For this installment of the summary reports, we will look at the contributions of two states – New Hampshire and New Jersey. Between the two, by June 1863 were only three batteries of light artillery:
Just one battery from the Granite State. For the New Hampshire battery:
- 1st Battery: Reporting at Taneytown, Maryland with four 3-inch Ordnance Rifles. After the Chancellorsville Campaign, Captain Frederick M. Edgell’s battery transferred from First Corps to Third Volunteer Brigade, Artillery Reserve, Army of the Potomac. If we go to Edgell’s official report of the Gettysburg Campaign, we find his battery expended 105 rounds on July 2nd (at ranges of 2,000 yards or more!) from a position off the Taneytown Road, in what is today the National Cemetery. On July 3, they fired counter-battery and later helped repulse Longstreet’s assault, with 248 rounds. The battery fired a total of 353 rounds, with Hotchkiss time shell and Schenkl percussion mentioned specifically. Edgell complained about the Schenkl combination fused case.
And from the Garden State, two batteries (three more batteries would muster in September 1863, but are outside our scope here):
- Battery A: In Maryland with six 10-pdr Parrotts. The battery was, after Chancellorsville, moved from the Sixth Corps to Fourth Volunteer Brigade, Artillery Reserve, Army of the Potomac. Lieutenant Augustine N. Parsons remained in command, with the absence of Captain William Hexamer. On June 30, the battery was, like most of the Artillery Reserve, near Taneytown. On July 3, Battery A went into action near the present day Pennsylvania Memorial, and thus on the opposite flank of Longstreet’s assault from the New Hampshire battery mentioned above. Parsons reported firing about 120 rounds of case against the infantry charge. Afterward, he fired an additional 80 rounds of shell at Confederate batteries, for a total of around 200 on the day.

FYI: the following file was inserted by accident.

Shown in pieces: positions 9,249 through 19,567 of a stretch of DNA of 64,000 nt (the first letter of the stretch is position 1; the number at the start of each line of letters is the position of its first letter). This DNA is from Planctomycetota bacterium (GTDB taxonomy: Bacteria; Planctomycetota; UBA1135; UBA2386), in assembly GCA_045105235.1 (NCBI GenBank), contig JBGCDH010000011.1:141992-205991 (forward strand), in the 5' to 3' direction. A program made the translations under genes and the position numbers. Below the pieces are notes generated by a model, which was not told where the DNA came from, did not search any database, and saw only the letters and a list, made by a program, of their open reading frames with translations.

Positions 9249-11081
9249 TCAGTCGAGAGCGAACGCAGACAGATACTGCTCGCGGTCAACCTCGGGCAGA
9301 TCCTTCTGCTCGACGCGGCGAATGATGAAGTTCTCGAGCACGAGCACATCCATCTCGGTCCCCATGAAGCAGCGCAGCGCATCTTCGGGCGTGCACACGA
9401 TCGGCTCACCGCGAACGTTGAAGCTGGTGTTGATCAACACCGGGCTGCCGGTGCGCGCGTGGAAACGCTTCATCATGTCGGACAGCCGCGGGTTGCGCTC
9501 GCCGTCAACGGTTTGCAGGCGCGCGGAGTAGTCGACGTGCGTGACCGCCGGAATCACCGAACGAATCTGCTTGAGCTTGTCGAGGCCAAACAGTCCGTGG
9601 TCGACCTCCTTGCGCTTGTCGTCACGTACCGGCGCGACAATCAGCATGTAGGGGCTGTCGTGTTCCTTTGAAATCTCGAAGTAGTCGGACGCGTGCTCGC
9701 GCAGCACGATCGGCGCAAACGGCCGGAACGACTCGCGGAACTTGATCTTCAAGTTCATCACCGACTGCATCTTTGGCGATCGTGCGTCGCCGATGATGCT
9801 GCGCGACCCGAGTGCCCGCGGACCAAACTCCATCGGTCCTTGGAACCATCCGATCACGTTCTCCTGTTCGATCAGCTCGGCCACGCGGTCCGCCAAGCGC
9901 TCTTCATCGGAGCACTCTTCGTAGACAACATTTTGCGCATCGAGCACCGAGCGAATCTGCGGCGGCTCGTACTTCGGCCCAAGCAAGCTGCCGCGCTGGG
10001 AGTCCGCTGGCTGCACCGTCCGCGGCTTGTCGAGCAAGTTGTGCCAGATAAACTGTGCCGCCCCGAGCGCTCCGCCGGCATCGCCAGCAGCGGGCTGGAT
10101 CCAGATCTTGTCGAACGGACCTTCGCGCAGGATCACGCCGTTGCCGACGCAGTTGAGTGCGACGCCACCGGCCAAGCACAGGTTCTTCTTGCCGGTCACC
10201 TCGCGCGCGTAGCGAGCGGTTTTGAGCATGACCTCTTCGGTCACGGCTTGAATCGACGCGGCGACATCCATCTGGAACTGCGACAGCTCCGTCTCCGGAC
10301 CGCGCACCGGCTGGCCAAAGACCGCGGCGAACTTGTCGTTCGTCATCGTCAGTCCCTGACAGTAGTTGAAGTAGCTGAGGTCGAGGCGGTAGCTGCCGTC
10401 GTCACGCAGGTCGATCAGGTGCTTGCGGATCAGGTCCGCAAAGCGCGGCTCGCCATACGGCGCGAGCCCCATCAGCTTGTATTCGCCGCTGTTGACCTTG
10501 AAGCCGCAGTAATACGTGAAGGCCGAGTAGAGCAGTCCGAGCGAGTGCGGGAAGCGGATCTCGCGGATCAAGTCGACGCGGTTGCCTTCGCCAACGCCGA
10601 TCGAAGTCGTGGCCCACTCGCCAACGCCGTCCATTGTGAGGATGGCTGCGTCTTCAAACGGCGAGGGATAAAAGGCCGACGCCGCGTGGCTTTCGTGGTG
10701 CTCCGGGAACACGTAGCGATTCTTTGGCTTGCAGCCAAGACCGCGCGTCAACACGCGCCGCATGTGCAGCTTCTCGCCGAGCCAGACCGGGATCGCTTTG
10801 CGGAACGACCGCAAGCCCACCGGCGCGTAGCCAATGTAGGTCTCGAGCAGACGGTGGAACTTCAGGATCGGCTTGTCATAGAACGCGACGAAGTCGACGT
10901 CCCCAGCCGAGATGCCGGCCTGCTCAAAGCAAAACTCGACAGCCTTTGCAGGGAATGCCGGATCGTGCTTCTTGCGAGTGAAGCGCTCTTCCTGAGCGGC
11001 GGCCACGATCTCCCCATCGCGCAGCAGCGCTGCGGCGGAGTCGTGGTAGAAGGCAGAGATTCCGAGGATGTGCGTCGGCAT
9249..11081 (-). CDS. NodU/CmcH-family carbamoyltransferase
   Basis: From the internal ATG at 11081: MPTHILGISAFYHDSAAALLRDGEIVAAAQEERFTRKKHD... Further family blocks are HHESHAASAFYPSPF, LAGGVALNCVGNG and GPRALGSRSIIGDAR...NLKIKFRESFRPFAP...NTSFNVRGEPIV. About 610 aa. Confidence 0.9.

- Battery B: Reported at Brandy Station, Virginia with six 10-pdr Parrotts, reflecting a March 1864 receipt date. Of course the battery was with the Third Corps, Army of the Potomac, on June 30, 1863, and between Emmitsburg and Taneytown. Captain A.Judson Clark commanded the battery. However, at least at the start of the Gettysburg Campaign, Clark was listed as a divisional artillery chief, a position that should have been redundant with battery consolidation at the corps level. Captain George E. Randolph, Battery E, 1st Rhode Island Artillery, was the corps artillery chief (somewhat confusing, even on the tablets at Gettysburg list both Randolph and Clark). While Clark was serving as chief, Lieutenant Robert Sims had charge of the battery. But all reports have Clark in command of the battery on July 2nd, when the battery advanced to support infantry at the Peach Orchard salient.
Thus we can place all three batteries in action at Gettysburg. Writing these summaries, I have an urge to discuss so much of the “rest of the story.” But for the moment, let us focus on the summaries and not the deeds (which most would agree are more interesting).
No smoothbores on hand, so no smoothbore ammunition to report. Turning to the Hotchkiss projectiles:
- 1st New Hampshire: 80 canister, 158 fuse shell, and 238 bullet shell for 3-inch rifles.
Keep in mind Edgell fired 353 rounds at Gettysburg. And we’ll revisit the totals below.
On the next page, we can trim down to focus on the Parrott projectiles:
The two New Jersey batteries reporting:
- Battery A, New Jersey: 130 canister for 10-pdr Parrotts.
- Battery B, New Jersey: 568 shell, 360 case, and 120 canister for 10-pdr Parrotts.
Parsons’ battery seems to be missing a large quantity of ammunition. And that cannot simply be accounted for by that expended in battle in July.
Moving to the next page and the Schenkl columns:
- 1st New Hampshire: 322 shells for 3-inch rifles.
- Battery B, New Jersey: 152 shells for 10-pdr Parrotts.
We find here some of the Schenkl shells that Edgell complained about. The total for that battery, on the summaries, is 798 rounds. Again, the question here – was that “as of June 30, 1863”? Or on hand as of the day the report was generated? Or quantity on hand sometime after the great battle?
Moving to the small arms section:
- 1st New Hampshire: Thirteen Navy revolvers and nine cavalry sabers.
- Battery A, New Jersey: Fifteen Army revolvers and twenty-seven horse artillery sabers.
- Battery B, New Jersey: Sixteen Navy revolvers and fifteen horse artillery sabers.
Three batteries from two different states. All three playing in action at Gettysburg.